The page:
There's something about Boris

Boris Johnson may wish to retire gracefully by 2016. Or he may just fancy a crack at the hardest job in the country

Could Boris be making this commute more regularly in the future?
Frank Manning
On 18 June 2012 09:06

What is it about Boris Johnson that gives Tories hope for the future? With the coalition experiencing serious midterm blues, Boris’s spectacular win in the London Mayoral election was a bright spark on an otherwise dark day for Conservatives.

So why does he attract such adoration from his party while Cameron struggles to prove himself in the eyes of the right? Both come from similarly privileged backgrounds, both are talented politicians and both are excellent orators. But while Cameron’s ‘poshness’ is used as a weapon to paint him as out-of-touch, Boris is seen as an affable extrovert. Cameron is treated with suspicion by right-wing backbenchers who look at Boris and see a potential future leader; quite the transformation for someone who was once known as being a gaff prone oddball.

When I telecanvassed for the Boris campaign in the run up to the election, I was shocked by the responses I got from traditional Labour voters. A few were negative about Boris, but they were very clearly in the minority. Most of them considered Boris to be a competent Mayor, as well as a genuine character - not a common description of a politician in recent times. Many were considering voting for Boris, and not just because of Ken Livingstone’s tax dodging and other assorted mishaps.

Ever since the election, he has used his weekly article in the Sunday Telegraph to advocate sound conservatism. From attacking the statist and biased BBC to denouncing the Euro, he has been throwing red meat to conservatives in London and all over the country. Cynics may view this as positioning, but in reality he just knows what people want to hear.

He has also received a fair amount of reflected glory after the huge success of the Diamond Jubilee. Even during these difficult financial times, all of London came together to show the Queen their appreciation. A small group of bitter republicans were forced to realise that they are in the absolute minority when it comes to the Monarchy. With the Olympics rapidly approaching, London will once again come together for a seminal event. Of course there will be difficulties with transport and some things are bound to go wrong, but in general London will enjoy being the centre of attention with the world watching, and Boris will be right there in the middle of it all.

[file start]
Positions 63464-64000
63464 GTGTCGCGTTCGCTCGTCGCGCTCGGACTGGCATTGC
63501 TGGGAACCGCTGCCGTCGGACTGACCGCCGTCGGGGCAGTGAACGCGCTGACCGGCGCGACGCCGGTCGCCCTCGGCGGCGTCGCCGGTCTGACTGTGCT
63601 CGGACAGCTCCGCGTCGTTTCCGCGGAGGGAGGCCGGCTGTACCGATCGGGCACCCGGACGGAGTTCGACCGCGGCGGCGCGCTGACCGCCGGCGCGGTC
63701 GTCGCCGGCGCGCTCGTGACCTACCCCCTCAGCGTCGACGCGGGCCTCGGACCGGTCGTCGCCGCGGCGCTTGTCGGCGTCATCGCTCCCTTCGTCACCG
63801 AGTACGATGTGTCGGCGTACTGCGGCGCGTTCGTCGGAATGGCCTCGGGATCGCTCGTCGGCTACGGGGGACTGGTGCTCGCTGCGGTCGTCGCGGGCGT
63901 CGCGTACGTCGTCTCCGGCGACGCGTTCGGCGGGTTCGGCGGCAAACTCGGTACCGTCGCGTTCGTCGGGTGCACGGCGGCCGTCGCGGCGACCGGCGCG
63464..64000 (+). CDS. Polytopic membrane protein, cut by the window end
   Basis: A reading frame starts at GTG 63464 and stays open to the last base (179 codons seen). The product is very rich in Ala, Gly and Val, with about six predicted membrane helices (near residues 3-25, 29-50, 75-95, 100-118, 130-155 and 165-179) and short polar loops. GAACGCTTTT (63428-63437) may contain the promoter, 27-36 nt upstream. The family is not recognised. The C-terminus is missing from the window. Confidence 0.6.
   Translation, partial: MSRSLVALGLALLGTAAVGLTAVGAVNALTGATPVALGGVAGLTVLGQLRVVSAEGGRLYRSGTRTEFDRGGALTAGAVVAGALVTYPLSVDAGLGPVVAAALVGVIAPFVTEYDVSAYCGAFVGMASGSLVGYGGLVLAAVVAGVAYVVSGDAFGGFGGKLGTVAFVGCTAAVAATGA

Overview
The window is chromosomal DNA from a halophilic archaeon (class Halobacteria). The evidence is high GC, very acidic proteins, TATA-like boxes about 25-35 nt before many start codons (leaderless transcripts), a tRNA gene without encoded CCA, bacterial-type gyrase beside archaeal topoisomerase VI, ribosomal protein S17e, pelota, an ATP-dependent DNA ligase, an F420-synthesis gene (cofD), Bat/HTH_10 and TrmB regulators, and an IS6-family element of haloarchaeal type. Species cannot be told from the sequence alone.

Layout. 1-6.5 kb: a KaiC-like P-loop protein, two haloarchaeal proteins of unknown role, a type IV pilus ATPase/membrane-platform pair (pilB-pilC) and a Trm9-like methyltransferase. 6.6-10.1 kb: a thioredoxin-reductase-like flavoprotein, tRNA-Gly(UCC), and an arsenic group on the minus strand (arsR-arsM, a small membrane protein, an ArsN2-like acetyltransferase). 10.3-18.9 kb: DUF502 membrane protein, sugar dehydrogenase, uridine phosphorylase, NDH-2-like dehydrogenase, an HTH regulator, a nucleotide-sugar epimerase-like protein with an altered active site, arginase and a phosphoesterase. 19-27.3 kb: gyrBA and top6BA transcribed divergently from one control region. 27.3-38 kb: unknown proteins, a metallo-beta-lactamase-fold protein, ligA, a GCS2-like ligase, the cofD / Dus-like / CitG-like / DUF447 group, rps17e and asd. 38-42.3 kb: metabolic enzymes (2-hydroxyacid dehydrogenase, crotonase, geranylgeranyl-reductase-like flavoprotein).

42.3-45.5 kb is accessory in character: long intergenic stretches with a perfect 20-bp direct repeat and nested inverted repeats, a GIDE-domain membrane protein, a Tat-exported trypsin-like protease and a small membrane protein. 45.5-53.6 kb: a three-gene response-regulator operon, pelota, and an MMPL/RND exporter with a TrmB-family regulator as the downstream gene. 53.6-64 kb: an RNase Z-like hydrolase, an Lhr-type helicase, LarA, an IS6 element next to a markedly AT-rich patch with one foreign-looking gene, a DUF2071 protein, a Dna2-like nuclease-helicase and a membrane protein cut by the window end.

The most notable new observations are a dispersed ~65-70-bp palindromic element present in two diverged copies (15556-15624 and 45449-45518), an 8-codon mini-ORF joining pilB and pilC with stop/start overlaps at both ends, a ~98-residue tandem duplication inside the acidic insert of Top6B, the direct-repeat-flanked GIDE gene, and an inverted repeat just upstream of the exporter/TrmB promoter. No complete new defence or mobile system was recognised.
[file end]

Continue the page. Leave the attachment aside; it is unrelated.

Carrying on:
In stark contrast, Cameron can only look forward to a rapidly disintegrating Coalition, increasingly vocal backbenchers and the spectre of Europe falling apart. He must have looked on at Boris winning in London with envy. Boris even felt secure enough on election night to quip that his campaign had ‘survived the endorsement of David Cameron’.

You can be sure that there are elements of the Conservative Party already attempting to plan a route for Boris from City Hall to Downing Street, even though there are numerous obstacles in his path, not least his assertion that he doesn’t want the job. History, though, is littered with politicians who have gone back on their word and taken the top job when it is available. Much could change between now and 2015. Any Conservative association around the country would be more than happy to have Boris stand in their constituency in a by-election, although this would obviously be seen by Cameron’s team as a declaration of war.

Boris has set himself some ambitious aims for this Mayoralty, not least the automation of the London Underground. The rail unions will fight tooth and nail to protect their exorbitant pay, but public support is rapidly seeping away from them. Any public goodwill they once had has been lost as Londoners grow weary of spurious protracted strikes and constant demands for bonuses. The City is also under threat from an EU jealous of our position as a financial powerhouse, but we must hope that Number 10 will refuse to kowtow to demands for a financial transaction tax which would cripple the City.

If he can deliver on his pledges like he did in the previous four years, we could have a very different London come 2016. At that point, he may wish to retire gracefully. Or he just may fancy a crack at the hardest job in the country.

Frank Manning is the Campaigns Coordinator for the Young Britons' Foundation, a non-partisan, not-for-profit educational, research and training organisation that promotes conservatism in schools, colleges and universities. He tweets at @BillyManning

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